Could entrepreneurship jump-start Greece’s economy?
ATHENS, GREECE — Evgenia Papadopoulou runs a Pilates studio in downtown Athens, and over the past three years she has cut her staff from seven to three. Business is down 40 percent, while her studio’s taxes, insurance and electricity costs have increased by as much as 12 percent.
Even so, Papadopoulou feels lucky to be working — and to have started her business almost two decades ago, when bank loans were common and Athenians had steady incomes. Today’s entrepreneurs face a starker climate. Greece is a country in crisis, with unemployment at 27.9 percent — a staggering 58.8 percent among the country’s youth. Through June Greece’s economy declined for the twentieth straight quarter, with GDP shrinking by 4.6 percent. Efforts to pay down Greece’s mountain of debt — including tax hikes, and cuts to wages and pensions — have not had their desired effect, lowering household income and deepening the recession instead.
Could Greece turn its dismal economy around through entrepreneurship? Structural challenges make Greece a notoriously difficult country for entrepreneurs. It ranks 78th in the World Bank’s Ease of Doing Business list, out of 185 countries. Banks don’t give loans. Until recently, angel investors were nonexistent. Venture capital investment as a percent of GDP is essentially zero, compared to .17 in the United States and .04 in Britain. Taxation levels change constantly. Because Greece lacks a formal land registry, entrepreneurs who want to open a hotel or restaurant worry that others will challenge their land rights. Intellectual property law is complicated and expensive. Greece spends a lower percent of its GDP on education than any other EU country, and many graduates feel unprepared for careers in business.
In part because of these reasons — and also because of the appeal of public sector jobs, which until recently have been lucrative and stable — Greek has a limited history of entrepreneurship. Shipping magnates may have made their fortunes on the Aegean, but for most entrepreneurs in Greece, self-employment has been limited to mom and pop shops — tavernas, small retailers and other types of business that are consumption-driven, with low efficiency and low productivity. “If an 18-year-old could not get into university, his parents would open a souvlaki shop for him,” says Haris Makryniotis, the managing director of Endeavor Greece, a nonprofit that supports entrepreneurs around the world. “Businesses were small-scale, unproductive and driven by owners who had no other choice. This is how we entered the crisis in 2008.”
The crisis made things worse, as credit froze and many families saw their income plummet. Today Greece is slogging through its sixth straight year of recession, but is heading toward stability, according to IOBE, an Athens think tank.
More entrepreneurship would likely hasten a recovery. As Deutsche Bank’s Antje Stobbe and Peter Pawlicki write, since Greece can’t improve its competitiveness through external devaluation, it must focus on boosting productivity. GDP growth would help the country reduce its debt burden and return to a manageable public debt-to-GDP ratio. More entrepreneurship would create more jobs, and help diversify an economy that is still heavily reliant on traditional industries such as tourism, agriculture and shipping. The creation of tech millionaires would have a knock-on effect, as wealthy entrepreneurs look to invest in other startups.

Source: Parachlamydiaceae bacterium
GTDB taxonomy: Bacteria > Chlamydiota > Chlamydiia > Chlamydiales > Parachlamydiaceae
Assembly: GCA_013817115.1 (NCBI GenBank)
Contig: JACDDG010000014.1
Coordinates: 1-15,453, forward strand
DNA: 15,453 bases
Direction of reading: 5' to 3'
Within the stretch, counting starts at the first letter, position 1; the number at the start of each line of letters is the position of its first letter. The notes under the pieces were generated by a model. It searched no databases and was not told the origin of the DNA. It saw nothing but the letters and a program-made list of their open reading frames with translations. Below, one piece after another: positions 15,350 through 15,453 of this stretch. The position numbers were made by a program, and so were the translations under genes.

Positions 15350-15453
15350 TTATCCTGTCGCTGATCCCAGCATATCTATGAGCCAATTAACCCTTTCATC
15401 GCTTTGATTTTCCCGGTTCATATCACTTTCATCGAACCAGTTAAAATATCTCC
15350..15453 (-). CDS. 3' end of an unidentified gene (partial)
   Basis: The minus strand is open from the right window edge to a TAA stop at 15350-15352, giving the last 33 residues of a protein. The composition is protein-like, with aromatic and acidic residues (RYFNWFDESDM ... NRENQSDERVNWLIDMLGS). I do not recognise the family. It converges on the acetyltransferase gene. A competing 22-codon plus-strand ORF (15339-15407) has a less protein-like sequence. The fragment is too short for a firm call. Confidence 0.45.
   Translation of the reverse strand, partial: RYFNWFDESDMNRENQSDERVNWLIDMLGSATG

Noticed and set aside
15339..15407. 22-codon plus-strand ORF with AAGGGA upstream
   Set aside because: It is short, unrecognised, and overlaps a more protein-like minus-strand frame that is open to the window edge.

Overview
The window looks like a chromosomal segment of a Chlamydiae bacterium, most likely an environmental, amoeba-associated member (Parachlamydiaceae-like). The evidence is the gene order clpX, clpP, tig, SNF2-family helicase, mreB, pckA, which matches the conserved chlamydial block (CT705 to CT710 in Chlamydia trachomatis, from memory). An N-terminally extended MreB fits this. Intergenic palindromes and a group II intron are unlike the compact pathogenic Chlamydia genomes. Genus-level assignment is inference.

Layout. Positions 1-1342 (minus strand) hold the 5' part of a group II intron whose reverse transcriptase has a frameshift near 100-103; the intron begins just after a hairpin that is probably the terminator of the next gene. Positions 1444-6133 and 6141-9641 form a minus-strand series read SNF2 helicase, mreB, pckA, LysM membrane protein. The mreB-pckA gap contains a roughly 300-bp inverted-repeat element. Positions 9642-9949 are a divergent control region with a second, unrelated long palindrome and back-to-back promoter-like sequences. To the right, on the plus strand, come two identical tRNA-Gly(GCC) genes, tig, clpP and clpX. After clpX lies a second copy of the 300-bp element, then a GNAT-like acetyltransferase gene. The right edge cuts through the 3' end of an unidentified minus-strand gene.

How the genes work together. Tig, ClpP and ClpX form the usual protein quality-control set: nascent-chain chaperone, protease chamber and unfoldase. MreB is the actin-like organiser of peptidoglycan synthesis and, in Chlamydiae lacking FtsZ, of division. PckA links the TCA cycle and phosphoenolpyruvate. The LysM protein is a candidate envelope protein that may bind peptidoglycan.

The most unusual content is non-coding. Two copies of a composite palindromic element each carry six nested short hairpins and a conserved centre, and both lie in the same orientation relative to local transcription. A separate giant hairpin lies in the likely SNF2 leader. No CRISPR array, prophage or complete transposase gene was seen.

There are reasons for optimism. Top graduates are increasingly interested in entrepreneurship, in part because of the lack of other job opportunities. Athens has a growing tech scene with promising startups like Taxibeat, an Uber-like smartphone app that has raised $2 million in venture funding. In the last year four firms — Odyssey Venture Partners, First Athens, Openfund and PJ Tech Catalyst — have used EU and Greek government capital to invest in startups, through the JEREMIE initiative (Joint European Resources for Micro to Medium Enterprises). “If you are 18 years old and you have a good idea in technology, it’s easier today than it was five years ago to start it,” says Endeavor’s Makryniotis. “The Silicon Valley dream is powerful here.”
Traditional sectors, like agriculture and tourism, are ripe for innovation. In the Peloponnesian city of Corinth, two-year-old startup Fereikos-Helix operates a network of 175 snail farmers, and sells cleaned, pre-cooked snails through the brand “Fereikos.” It exports 70 percent of its snails. Boat rental marketplace Incrediblue — which launched in January with seed funding from Openfund — is like an Airbnb for yachts. It started in Greece and now facilitates boat rentals in 17 other countries. “A prerequisite for our entrepreneurs is that they create a global product,” says George Tziralis, a partner at Openfund.
To be sure, Greek entrepreneurs aren’t the only ones struggling. In the United States entrepreneurs face their own set of hurdles, including byzantine immigration laws and a lack of qualified employees. But startups remain a significant engine of U.S. jobs growth, with companies that are five years old or younger accounting for all of the country’s net job creation, according to the Economist.
Investors in Greece compare their startup scene to Silicon Valley in the 1970s. “You might say that we are just at the beginning,” says Openfund’s Tziralis. “Our ecosystem is maturing by the day. It’s almost common for a young person to consider entrepreneurship as a viable career. We’re trying to create some Greek Zuckerbergs.”
PHOTO: People wait for their turn outside a Greek Manpower Employment Organisation (OAED) office in an Athens suburb October 10, 2013. REUTERS/John Kolesidis